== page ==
The bottom line is that it was hyperbole. Not a personal attack. If you disagree with Kupchak’s extension, I’d love to here why. You took something I wrote in only the first paragraph and tried to paint the entire piece with it — as if the subject of the entire post was Lakers fans and not Kupchak.

      • Dragon7s

        That’s twice you’ve made reference to something that I thought was new and interesting yet no link to said info was given.
        I don’t mind looking for the info but when you obviously have it at hand, you should link it for the benefit of your readers.

        Having said that, I think the article was well-written and articulate (which can’t be said for most of the writers on this site).

        • AndrewUngvari

          The infographic can be found on the Lakers twitter feed. Just replace the [dot] with an actual period:


          Which was the other reference you were referring to? The Peter May article about Chris Grant? The article was titled
          “Props to Chris Grant — Somebody Who Finally Stood Up to the Lakers” and was about him trading Bynum for Deng instead of for Pau. May, a former Celtics beat writer, basically campaigns for the entire league to not trade with the Lakers. The funny thing is less than a month later Grant was fired by the Cavs. You can find it here. Again, replace the [dot] with an actual period. LakersNation flags any comment with a link as spam so it’s the only way that I can post it. It’s the same reason I didn’t provide any links before.


      • Josh

        Andrew, I think I commented that I agree with your assessment on Mitch. In my mind he is one of the best current GMs in all of sports. When you open your article with laughing at fans–the very fans who are reading your article–it is hard to care to read the rest, especially a second page. I did read it all, and I agree that Mitch is great and deserves his extension. I agree that any fans who disagree need to be more level-headed and think clearly about the big picture–but I wouldn’t call them an embarrassment and their opinions hilarious.

        • AndrewUngvari

          Josh, it shouldn’t have been interpreted as anything more than humor. There are plenty of Lakers fans who are miseducated. I know because I interact with them all day, every day. If you search for ‘Kupchak extension stupid’ on Twitter, you’ll see the fans who I’m referring to.

          These are the same fans who don’t know that the Lakers can’t just sign any free agent they want or think that Steve Nash’s contract is what’s preventing the Lakers from being good.

          Frankly, I should be more embarrassed by overly sensitive readers who interpret what is so obviously hyperbole as offensive than by anyone who thinks Kupchak should be fired.

  • PlayerHaters


    • Jim213

      lol dp

      • PlayerHaters

        *sigh* why do you keep saying that? Saying dp is dumb smh

        idgaf bout no picture

        • Jim213

          It’s more so the alias. smh lol

          • PlayerHaters

            Hmmm… yes i see what you mean young samaritan
            How could i have misunderstood such a simplistic and yet very detailed statement that had valid meaning to it? I must say, young lad, that i apologize for my outlandish behavior. Jolly good then. Good day, sir, I SAID GOOD DAY

          • Jim213

            I say carry on bloake, cherio.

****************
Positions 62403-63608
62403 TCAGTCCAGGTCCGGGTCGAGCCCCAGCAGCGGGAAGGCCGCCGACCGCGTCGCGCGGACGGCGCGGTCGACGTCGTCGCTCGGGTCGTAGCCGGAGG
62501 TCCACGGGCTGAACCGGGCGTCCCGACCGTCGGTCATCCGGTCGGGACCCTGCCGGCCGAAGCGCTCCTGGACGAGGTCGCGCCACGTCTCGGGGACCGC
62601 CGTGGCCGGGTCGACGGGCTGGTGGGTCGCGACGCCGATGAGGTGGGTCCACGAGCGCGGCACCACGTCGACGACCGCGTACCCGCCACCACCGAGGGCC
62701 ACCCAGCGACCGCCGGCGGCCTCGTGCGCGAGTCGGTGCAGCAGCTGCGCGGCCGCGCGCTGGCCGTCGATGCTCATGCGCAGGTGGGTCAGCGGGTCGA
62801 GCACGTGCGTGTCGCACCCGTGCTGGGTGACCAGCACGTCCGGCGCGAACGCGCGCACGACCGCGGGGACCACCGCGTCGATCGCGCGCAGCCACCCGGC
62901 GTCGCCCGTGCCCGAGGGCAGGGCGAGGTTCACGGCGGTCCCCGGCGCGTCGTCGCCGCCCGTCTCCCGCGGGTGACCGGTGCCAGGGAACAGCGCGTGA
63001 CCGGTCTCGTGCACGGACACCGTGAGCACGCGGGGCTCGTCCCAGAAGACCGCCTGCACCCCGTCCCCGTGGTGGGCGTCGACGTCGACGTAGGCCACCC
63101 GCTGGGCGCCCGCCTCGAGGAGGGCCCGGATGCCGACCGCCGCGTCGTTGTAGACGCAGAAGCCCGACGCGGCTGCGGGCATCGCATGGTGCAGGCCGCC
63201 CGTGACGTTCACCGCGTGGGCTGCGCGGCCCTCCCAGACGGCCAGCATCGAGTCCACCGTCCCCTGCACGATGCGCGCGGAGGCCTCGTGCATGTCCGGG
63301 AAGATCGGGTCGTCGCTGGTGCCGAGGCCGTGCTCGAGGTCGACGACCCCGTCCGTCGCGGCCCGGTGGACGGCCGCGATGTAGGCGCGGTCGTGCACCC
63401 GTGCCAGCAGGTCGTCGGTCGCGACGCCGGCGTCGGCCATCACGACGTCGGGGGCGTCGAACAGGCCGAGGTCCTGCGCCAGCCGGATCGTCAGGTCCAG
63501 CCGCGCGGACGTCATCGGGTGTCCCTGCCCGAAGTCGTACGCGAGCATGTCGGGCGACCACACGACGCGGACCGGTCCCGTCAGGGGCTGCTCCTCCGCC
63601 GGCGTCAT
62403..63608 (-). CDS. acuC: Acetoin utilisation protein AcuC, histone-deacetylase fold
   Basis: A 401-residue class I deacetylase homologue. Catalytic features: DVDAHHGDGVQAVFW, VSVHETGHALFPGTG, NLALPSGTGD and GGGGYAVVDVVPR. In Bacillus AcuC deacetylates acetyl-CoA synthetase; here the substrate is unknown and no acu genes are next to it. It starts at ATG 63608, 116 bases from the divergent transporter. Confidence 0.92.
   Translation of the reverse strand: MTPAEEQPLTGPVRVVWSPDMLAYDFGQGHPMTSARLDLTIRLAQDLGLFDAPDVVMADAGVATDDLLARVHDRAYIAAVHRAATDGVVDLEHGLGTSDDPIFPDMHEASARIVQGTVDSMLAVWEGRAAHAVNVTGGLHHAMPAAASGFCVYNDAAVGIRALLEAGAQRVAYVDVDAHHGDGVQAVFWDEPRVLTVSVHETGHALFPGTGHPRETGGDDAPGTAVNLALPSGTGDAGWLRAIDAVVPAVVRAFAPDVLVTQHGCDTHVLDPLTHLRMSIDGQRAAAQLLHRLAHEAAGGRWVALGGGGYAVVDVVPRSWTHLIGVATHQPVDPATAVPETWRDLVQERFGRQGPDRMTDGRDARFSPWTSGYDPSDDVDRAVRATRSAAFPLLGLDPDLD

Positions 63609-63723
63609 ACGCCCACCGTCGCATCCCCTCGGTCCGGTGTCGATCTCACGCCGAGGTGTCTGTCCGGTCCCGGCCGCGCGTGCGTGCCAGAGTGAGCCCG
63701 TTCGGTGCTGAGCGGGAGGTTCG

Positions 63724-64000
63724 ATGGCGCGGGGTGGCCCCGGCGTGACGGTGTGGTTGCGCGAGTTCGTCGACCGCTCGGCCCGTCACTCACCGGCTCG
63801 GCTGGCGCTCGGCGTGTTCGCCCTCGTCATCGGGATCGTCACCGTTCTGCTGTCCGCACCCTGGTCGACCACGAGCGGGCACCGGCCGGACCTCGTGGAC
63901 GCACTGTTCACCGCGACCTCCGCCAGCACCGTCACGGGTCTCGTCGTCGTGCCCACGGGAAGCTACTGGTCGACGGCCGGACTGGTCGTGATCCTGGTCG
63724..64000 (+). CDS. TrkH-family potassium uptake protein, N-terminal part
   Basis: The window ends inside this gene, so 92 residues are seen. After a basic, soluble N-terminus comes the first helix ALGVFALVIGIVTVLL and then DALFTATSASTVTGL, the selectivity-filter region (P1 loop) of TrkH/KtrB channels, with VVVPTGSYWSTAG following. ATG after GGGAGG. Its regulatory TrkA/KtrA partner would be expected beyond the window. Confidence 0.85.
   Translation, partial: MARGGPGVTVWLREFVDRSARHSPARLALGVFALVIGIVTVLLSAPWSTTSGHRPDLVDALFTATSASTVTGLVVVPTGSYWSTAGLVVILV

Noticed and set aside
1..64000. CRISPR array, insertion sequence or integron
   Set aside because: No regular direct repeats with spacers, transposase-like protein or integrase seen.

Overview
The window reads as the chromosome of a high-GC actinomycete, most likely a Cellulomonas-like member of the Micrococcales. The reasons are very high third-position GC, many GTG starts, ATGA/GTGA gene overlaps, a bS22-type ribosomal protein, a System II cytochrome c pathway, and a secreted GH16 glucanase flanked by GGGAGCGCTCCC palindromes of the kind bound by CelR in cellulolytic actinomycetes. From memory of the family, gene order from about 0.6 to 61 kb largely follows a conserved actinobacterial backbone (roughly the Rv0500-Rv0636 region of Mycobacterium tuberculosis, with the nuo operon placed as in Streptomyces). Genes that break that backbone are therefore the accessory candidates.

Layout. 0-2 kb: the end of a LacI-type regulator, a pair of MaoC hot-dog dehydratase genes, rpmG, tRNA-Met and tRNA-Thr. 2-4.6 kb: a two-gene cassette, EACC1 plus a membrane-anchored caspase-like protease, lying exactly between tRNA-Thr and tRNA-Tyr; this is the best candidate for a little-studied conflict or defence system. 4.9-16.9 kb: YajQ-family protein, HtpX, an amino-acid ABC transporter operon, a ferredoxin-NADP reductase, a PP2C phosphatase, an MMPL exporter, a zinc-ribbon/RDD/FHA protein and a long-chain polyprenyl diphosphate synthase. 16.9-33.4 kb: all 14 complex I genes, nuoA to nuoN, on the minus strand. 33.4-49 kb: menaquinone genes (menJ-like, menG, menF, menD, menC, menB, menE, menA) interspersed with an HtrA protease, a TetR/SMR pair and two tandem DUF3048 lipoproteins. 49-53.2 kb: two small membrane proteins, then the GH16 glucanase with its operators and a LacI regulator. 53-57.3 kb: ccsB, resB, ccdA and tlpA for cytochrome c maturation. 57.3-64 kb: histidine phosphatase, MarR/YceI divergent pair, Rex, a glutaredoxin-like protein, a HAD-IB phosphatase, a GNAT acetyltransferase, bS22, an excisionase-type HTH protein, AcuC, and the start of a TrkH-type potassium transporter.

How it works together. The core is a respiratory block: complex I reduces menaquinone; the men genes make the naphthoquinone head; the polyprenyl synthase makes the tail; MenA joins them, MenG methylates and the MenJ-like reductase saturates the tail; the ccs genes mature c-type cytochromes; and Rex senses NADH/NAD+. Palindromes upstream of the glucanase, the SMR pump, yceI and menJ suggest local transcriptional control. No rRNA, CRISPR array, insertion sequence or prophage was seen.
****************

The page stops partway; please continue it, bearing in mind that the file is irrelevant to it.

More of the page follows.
• Jim213

    As one who criticizes FO for their past bad moves your view of ‘Kupchak has made his share of mistakes, just as every other GM before or after him has.’ is correct tho the results relating to the whole FO speak for itself.

    However, “we also need not pretend that Lakers fan should be crying about never having had any of the players selected with those picks.’ Pretty stupid to bring this up (real talk). No one is sobbing about not selecting draft picks back then but it’s more the consequences that have left the team talentless today (excluding Mr. 24).

    Just like any competitive business bad moves come at a price as currently the team finds itself at the bottom tho some say it’s a cycle but other consistent team’s say otherwise. But if FO fails to change the fortunes of the franchise this off season or in 2015 (being passing up or not landing a star player) sounds like you’ll be making up excuses to why FO failed to close out deals.

    No team can stay at the top forever but bad moves stagnate the process to being consistent (too many). I’m not the type of person who accepts excuse after excuse after excuse after excuse. Being there’s next year or the next or the next or the next, this isn’t the Knicks organization we’re talking about here. Making excuses is BS for failing to look after business dealings or acquiring the right pieces to remain relevant.

    Worst LA Lakers team in history! Injuries have hurt the season but it’s no excuse for this less than consistent roster to finish with 25 wins or less. No free pass.

    • AndrewUngvari

      Not only did you miss the point I was trying to make but you’re wrong if you don’t think there are a lot of Lakers fans who blame Kupchak for not using the draft to get younger. Let me try to be a little more specific:

      You can blame Mitch for giving out the contracts that needed to be dumped but you can’t blame him for the decision to use draft picks to dump those contracts. However, if your position is that they wouldn’t need to dump those bad contracts if he hadn’t given them out in the first place, then it’s important to note that no one significant was selected with any of those picks — and that’s because the picks they dealt were in the last four picks of the first round five out of eight times. In other words, you can’t blame the absence of those picks for their current predicament.